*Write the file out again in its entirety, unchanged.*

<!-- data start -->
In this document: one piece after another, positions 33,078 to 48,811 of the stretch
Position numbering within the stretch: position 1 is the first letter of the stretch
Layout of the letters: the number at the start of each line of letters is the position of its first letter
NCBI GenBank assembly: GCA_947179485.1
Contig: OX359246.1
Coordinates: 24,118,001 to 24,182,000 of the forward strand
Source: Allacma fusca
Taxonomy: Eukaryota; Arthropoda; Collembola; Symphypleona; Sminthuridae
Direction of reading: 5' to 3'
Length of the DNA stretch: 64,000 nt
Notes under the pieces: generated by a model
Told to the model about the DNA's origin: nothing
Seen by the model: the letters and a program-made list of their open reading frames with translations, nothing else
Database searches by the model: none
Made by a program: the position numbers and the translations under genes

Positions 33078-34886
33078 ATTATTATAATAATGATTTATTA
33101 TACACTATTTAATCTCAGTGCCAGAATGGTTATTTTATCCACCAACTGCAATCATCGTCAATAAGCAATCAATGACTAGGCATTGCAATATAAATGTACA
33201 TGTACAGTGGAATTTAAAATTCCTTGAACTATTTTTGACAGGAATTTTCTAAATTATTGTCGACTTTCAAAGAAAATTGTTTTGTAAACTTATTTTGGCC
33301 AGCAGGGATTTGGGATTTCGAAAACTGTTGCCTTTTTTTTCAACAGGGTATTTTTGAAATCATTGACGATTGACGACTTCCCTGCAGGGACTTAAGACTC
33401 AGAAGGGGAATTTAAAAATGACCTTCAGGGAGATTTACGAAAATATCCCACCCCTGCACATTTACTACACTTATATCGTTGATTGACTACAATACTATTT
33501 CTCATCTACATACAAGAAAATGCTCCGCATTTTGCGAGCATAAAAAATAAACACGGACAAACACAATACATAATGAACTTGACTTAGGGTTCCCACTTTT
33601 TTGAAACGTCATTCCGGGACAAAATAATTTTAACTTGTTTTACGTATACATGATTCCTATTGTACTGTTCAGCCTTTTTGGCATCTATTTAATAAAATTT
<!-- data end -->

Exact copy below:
In this document: one piece after another, positions 33,078 to 48,811 of the stretch
Position numbering within the stretch: position 1 is the first letter of the stretch
Layout of the letters: the number at the start of each line of letters is the position of its first letter
NCBI GenBank assembly: GCA_947179485.1
Contig: OX359246.1
Coordinates: 24,118,001 to 24,182,000 of the forward strand
Source: Allacma fusca
Taxonomy: Eukaryota; Arthropoda; Collembola; Symphypleona; Sminthuridae
Direction of reading: 5' to 3'
Length of the DNA stretch: 64,000 nt
Notes under the pieces: generated by a model
Told to the model about the DNA's origin: nothing
Seen by the model: the letters and a program-made list of their open reading frames with translations, nothing else
Database searches by the model: none
Made by a program: the position numbers and the translations under genes

Positions 33078-34886
33078 ATTATTATAATAATGATTTATTA
33101 TACACTATTTAATCTCAGTGCCAGAATGGTTATTTTATCCACCAACTGCAATCATCGTCAATAAGCAATCAATGACTAGGCATTGCAATATAAATGTACA
33201 TGTACAGTGGAATTTAAAATTCCTTGAACTATTTTTGACAGGAATTTTCTAAATTATTGTCGACTTTCAAAGAAAATTGTTTTGTAAACTTATTTTGGCC
33301 AGCAGGGATTTGGGATTTCGAAAACTGTTGCCTTTTTTTTCAACAGGGTATTTTTGAAATCATTGACGATTGACGACTTCCCTGCAGGGACTTAAGACTC
33401 AGAAGGGGAATTTAAAAATGACCTTCAGGGAGATTTACGAAAATATCCCACCCCTGCACATTTACTACACTTATATCGTTGATTGACTACAATACTATTT
33501 CTCATCTACATACAAGAAAATGCTCCGCATTTTGCGAGCATAAAAAATAAACACGGACAAACACAATACATAATGAACTTGACTTAGGGTTCCCACTTTT
33601 TTGAAACGTCATTCCGGGACAAAATAATTTTAACTTGTTTTACGTATACATGATTCCTATTGTACTGTTCAGCCTTTTTGGCATCTATTTAATAAAATTT